Short-staffed, overworked, low wages. Many educators and families are impacted from the state’s decades long neglect.

Short-staffed, overworked, low wages. Many educators and families are impacted from the state’s decades long neglect.

In the few days since it’s launch, the T.R.U.E portal has received over 150 comments from educators, students and parents across the state.

Testimonials ranging from teacher assistants filling in for bus drivers, no doors in classrooms to teachers overworking past school hours. An educator having to teach 27 students packed into a dirty little trailer to schools having one guidance counselor for upwards of 800 students. These are just a few of the reports citing the real problems in our classrooms.

The responses are startling, but reflect the impact of the Republican-led legislation choosing to ignore public school funding and investing in school personnel.

“I purchase my own supplies yearly and have since around 2010. We haven’t had enough textbooks for my senior English students since 2005,” said a public school teacher. “One of the buildings on my campus is currently condemned. We went one whole year with broken AC in the gym area and our AC is still messed up (our building is over 50 years old)”.

“In Granville County teacher assistants have to drive school buses. Teacher Assistance in Granville County need a raise. Bus Drivers in Granville County need to have a raise,” said a public school teacher.

“I don’t have a sink. I don’t have a storage closet, cabinets, or countertops. I have made a makeshift storage room. I don’t have a kiln to fire clay in my room. I have made friends with the HVAC guys because they are in my room constantly because the unit breaks. Only so many band aid fixes will hold,” said an art teacher. “3rd-5th graders don’t have doors in their classrooms, they operate in a “pod” so there is open air into 4 shared classroom spaces. Very unsafe situation during a lockdown. We even had a class on how to use a drop cord to tie the door shut in case of a real threat”.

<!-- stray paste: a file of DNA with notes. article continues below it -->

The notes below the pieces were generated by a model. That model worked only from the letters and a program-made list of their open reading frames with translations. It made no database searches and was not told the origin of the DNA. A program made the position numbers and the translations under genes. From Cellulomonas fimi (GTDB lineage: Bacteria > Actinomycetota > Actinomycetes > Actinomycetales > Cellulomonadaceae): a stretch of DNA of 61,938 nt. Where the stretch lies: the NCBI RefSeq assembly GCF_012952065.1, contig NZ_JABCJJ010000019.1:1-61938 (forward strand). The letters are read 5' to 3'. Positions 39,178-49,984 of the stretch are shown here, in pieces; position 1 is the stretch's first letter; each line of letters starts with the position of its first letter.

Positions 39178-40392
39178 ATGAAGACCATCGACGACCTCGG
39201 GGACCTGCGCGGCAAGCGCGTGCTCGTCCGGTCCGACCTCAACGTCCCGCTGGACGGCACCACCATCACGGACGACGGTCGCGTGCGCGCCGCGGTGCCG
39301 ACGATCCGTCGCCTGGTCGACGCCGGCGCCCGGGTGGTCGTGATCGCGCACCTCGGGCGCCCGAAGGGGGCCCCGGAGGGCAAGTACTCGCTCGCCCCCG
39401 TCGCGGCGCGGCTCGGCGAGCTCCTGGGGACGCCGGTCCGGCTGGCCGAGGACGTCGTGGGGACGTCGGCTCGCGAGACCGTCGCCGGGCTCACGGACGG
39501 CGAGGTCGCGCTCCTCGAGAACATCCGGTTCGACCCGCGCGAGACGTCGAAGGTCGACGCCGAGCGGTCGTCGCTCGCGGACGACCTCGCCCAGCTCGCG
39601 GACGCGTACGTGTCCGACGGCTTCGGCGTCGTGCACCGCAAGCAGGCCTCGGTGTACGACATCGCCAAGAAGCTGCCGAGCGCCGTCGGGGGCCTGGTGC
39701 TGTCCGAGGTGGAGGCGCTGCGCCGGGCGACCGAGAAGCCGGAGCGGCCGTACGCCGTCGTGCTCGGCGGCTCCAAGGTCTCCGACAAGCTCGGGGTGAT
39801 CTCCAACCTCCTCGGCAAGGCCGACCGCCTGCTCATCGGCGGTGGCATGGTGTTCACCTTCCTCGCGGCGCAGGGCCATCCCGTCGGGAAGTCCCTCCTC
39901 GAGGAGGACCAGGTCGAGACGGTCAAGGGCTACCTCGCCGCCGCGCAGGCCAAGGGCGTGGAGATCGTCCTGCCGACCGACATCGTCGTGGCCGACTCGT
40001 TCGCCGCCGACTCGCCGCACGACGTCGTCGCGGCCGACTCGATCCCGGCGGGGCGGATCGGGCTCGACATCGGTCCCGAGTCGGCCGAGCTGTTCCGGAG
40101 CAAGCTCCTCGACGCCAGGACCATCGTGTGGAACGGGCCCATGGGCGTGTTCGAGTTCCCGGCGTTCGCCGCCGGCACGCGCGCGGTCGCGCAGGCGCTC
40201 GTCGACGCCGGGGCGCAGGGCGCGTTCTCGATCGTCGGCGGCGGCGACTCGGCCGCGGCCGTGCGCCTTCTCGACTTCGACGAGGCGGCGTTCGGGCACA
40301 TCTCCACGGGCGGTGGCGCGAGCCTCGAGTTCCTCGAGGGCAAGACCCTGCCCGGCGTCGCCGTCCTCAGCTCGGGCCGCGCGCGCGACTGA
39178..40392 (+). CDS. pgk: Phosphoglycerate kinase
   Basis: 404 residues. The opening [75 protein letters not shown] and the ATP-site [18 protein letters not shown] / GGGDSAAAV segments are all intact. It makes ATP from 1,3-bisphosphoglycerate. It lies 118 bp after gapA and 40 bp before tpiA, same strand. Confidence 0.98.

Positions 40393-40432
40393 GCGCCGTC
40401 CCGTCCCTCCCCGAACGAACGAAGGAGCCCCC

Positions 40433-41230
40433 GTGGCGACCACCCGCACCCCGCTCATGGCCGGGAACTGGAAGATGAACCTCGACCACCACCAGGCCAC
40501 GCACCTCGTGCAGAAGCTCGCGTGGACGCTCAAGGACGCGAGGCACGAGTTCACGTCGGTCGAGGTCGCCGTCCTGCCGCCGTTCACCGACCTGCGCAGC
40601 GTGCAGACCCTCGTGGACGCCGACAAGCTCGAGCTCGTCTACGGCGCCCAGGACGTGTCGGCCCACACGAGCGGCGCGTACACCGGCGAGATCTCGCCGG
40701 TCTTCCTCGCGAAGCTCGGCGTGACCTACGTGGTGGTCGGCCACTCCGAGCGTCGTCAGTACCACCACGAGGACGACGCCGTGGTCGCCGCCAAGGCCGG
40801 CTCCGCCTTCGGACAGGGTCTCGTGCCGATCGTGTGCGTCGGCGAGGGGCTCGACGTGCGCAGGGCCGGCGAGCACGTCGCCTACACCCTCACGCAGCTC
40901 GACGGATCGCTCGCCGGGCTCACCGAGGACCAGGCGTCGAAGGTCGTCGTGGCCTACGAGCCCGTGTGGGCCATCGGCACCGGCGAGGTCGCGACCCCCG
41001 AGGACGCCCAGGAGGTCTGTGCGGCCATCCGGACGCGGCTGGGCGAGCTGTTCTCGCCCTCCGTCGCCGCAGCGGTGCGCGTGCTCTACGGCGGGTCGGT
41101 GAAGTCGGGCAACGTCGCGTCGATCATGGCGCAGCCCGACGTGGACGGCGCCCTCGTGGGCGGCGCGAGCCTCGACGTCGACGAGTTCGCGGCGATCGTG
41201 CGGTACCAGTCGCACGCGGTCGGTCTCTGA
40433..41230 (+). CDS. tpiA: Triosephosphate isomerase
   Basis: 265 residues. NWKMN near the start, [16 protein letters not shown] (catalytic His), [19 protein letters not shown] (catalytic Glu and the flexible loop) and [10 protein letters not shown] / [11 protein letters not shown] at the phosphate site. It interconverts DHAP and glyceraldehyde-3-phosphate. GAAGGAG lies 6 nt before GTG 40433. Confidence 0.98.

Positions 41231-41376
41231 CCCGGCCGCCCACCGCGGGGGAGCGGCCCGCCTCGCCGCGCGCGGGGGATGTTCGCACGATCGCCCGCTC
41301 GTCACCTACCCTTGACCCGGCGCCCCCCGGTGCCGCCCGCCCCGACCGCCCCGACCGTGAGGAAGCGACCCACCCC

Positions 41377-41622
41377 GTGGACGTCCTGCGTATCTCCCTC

“Low teacher wages and a lack of incentives along with too many extraneous responsibilities make North Carolina a terrible place to teach and therefore many of my children’s classes are going without instructors this year. My 12th grader has two classes without teachers and my 9th grader has one. This is completely unacceptable,” stated a public school parent.

“I am a school nurse and I’m leaving the school system because I cannot afford to live in my city and work for their school system,” stated a public school nurse.

“My children’s teachers and administrators have consistently gone above and beyond to keep families informed and students safe while delivering consistent, high quality education,” stated a public school parent. “They have shown tremendous grace and patience under challenging and uncertain circumstances and worked hard to convey positivity and provide as normal a school experience as possible under the circumstances.”

As state budget talks continue, the complaints, concerns and demands from the 150+ parents, grandparents, students, and educators across the state paint a clear picture that ensuring our state fully funds education is not only a constitutional obligation, but a moral imperative and a basic right.

Help us continue to uplift challenges facing our public schools and the ways you wish for lawmakers to address these issues by sharing your story at

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Alanna Joyner

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